Beyond Boone (March Issue 2019)

Back to Article
Back to Article

Beyond Boone (March Issue 2019)

Samuel Colmar and Bayleah Vogel

Hang on for a minute...we're trying to find some more stories you might like.


Email This Story






Tornados leave 23 dead in Alabama

Southeastern storm was deadliest in U.S. since 2013

Multiple tornadoes tore through the southeast on March 2, leaving 23 dead and dozens more injured and missing; the youngest victim was a 6-year-old boy.

It was the deadliest day for tornadoes in the U.S. since 2013.

Damage from the storms spread across three states—Alabama, Georgia, and Florida— leaving over 10,000 homes and businesses temporarily without power.

The largest tornadoes from the storms were recorded as “EF4’s” on the Enhanced Fujita Scale, meaning the damage was “severe.”

All 23 deaths were recorded in Lee County, Ala., where two tornadoes, one reported as “half a mile wide,” touched down within an hour of each other.

Lee County Sheriff Jay Jones confirmed three of the known dead were children—a 6-year-old, 9-year-old and 10-year-old.

The 10-year-old, identified as Taylor Thornton, had been camping with a friend when the storm hit; the friend survived.

Just a day after the storms, search-and-rescue teams began to form to locate the missing. Lee County Sheriff Jay Jones confirmed the possibility that the death toll could continue to rise as the days continued, and that the number currently missing is “in the double digits.”

“This is the worst natural disaster that has ever occurred in Lee County,” said county EMA Director Kathryn Carson to WSFA 12 news. “Most of us cannot remember anything ever creating this much of a loss of life and injuries in our citizens.”

Scott Filmer, a resident of Lee County, told CNN that he received notice of the tornadoes mere minutes before they made impact.

“From the time we got the warning on our phones to the time the tornado was about 4-5 minutes,” Filmer said. “My wife grabbed our pets and ran for our laundry room. I could literally hear the tornado coming. It sounded like a freight train,” President Donald Trump tweeted the following day to offer his support, and promised that Alabama would receive “the A Plus treatment,” by the Federal Emergency Management Agency.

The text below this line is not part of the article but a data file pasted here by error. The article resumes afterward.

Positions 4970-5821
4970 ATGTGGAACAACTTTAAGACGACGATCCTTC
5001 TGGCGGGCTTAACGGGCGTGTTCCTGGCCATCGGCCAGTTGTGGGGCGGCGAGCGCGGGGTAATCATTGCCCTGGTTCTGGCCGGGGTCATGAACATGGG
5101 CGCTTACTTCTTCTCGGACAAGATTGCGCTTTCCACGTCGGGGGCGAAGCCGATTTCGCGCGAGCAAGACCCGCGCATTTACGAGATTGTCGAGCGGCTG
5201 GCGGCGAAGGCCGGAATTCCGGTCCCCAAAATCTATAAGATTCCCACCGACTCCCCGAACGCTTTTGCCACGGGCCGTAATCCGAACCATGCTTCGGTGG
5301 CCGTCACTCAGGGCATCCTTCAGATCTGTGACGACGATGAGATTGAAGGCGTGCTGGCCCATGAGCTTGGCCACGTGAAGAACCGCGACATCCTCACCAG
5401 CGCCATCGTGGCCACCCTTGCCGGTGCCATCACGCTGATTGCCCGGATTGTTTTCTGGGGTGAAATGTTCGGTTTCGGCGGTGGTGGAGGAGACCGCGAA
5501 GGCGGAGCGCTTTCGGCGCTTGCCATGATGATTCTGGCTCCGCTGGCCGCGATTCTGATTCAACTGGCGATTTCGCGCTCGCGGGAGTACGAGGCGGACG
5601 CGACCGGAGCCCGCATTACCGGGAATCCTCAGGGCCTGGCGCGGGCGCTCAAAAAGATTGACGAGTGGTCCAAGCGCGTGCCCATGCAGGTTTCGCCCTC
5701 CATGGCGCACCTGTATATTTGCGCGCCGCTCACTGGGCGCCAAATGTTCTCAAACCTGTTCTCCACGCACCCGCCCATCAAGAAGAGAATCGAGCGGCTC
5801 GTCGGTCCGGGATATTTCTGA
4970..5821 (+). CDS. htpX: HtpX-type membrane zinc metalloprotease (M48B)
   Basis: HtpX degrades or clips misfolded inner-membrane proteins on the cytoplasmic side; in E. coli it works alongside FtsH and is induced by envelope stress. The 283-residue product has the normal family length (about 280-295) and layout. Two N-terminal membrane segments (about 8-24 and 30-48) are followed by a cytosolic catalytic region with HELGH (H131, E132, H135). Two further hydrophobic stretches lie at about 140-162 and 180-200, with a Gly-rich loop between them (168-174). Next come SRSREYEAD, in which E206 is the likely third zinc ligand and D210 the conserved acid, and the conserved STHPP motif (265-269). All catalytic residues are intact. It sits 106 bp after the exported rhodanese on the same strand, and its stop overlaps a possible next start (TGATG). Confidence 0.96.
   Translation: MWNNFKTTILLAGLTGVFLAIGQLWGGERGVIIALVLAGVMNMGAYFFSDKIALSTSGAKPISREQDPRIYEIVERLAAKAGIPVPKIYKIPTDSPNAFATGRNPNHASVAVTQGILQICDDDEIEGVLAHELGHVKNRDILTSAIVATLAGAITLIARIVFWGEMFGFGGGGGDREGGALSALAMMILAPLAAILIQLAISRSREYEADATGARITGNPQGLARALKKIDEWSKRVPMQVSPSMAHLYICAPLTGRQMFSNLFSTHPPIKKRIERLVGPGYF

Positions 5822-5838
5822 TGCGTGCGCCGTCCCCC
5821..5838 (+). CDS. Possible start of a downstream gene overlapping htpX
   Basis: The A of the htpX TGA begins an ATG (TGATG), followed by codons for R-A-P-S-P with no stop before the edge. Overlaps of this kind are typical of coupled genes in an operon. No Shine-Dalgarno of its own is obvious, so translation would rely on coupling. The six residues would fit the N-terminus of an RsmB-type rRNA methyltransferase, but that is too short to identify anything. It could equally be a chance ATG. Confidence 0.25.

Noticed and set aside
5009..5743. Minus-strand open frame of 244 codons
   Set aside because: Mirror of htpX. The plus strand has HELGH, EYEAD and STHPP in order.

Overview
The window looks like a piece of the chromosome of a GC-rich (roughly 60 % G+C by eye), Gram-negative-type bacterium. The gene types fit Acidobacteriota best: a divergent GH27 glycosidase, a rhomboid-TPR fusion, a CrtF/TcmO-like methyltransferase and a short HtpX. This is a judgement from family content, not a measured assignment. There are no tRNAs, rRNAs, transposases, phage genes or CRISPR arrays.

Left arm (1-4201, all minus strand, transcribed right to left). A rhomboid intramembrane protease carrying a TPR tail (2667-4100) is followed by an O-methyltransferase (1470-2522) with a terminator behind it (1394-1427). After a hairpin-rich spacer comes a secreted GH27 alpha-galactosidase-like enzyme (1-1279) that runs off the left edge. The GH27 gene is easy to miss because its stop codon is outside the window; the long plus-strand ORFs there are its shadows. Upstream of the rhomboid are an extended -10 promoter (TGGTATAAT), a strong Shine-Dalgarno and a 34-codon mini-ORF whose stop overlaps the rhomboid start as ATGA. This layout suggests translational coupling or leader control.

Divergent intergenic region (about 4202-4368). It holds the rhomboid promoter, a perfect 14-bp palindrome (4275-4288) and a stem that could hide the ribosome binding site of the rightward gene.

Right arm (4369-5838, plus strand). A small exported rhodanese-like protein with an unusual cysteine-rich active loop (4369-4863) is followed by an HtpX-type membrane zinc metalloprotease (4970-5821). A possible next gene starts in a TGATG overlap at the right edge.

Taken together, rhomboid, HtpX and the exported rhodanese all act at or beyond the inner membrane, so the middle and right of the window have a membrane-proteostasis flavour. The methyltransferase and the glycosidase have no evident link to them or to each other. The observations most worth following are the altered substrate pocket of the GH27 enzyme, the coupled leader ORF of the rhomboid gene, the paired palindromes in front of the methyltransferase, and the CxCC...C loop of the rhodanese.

“To the great people of Alabama and surrounding areas: Please be careful and safe. Tornadoes and storms were truly violent and more could be coming,” Trump said. “To the families and friends of the victims, and to the injured, God bless you all!”


Military tension building in Kashmir

Lately there has been an increase in tensions between nuclear-powers India and Pakistan over the disputed territory of Kashmir.

Kashmir is a territory that is currently shared between India and Pakistan, but both India and Pakistan want it to themselves. Both countries have taken measures to claim it as their own.

Three wars have so far been fought over Kashmir, with the latest being the Kargil War of 1999, which ended in a decisive victory for India, and a complete severing of ties between the two nations.

The most recent standoff was on Feb. 14, when a Pakistani suicide bomber from the group Jaish-e-Mohammed killed more than 40 Indian soldiers.

Jaish-e-Mohammed is a terrorist group that is linked to Al-Qaeda.

Outraged, the Indian military delivered several air strikes onto a Jaish-e-Mohammed camp on the Pakistan side of Kashmir on Feb. 26.

The Pakistani military responded to the violation of its area of control by shooting down two Indian fighter jets on Feb. 28.

None of these attacks have sparked a war or caused either country to forfeit their land and there have been no further attacks.

Hostility between the neighboring countries began following the 1947 partition of British India, which separated India and Pakistan into eventual independent republics; the partition resulted in millions of deaths and a still-active refugee crisis.

Following the recent incidents, Pakistani officials said on March 5 that they would begin to take stronger action on the active terrorist groups within the Pakistan-India borders—a promise, experts say, that they have made and broken before.

Dhruva Jaishankar, an Indian foreign policy expert, said that “there is no evidence that Pakistan has made serious attempts at dismantling this terrorist infrastructure,” citing the aid of terrorist groups by the Pakistani military on the India-Pakistan border.

Officials representing the Pakistan Prime Minister Imran Khan refuted claims of doubt, saying that their situation is urgent and he does not wish to become “an international pariah.”

Samuel Colmar also
contributed to this story.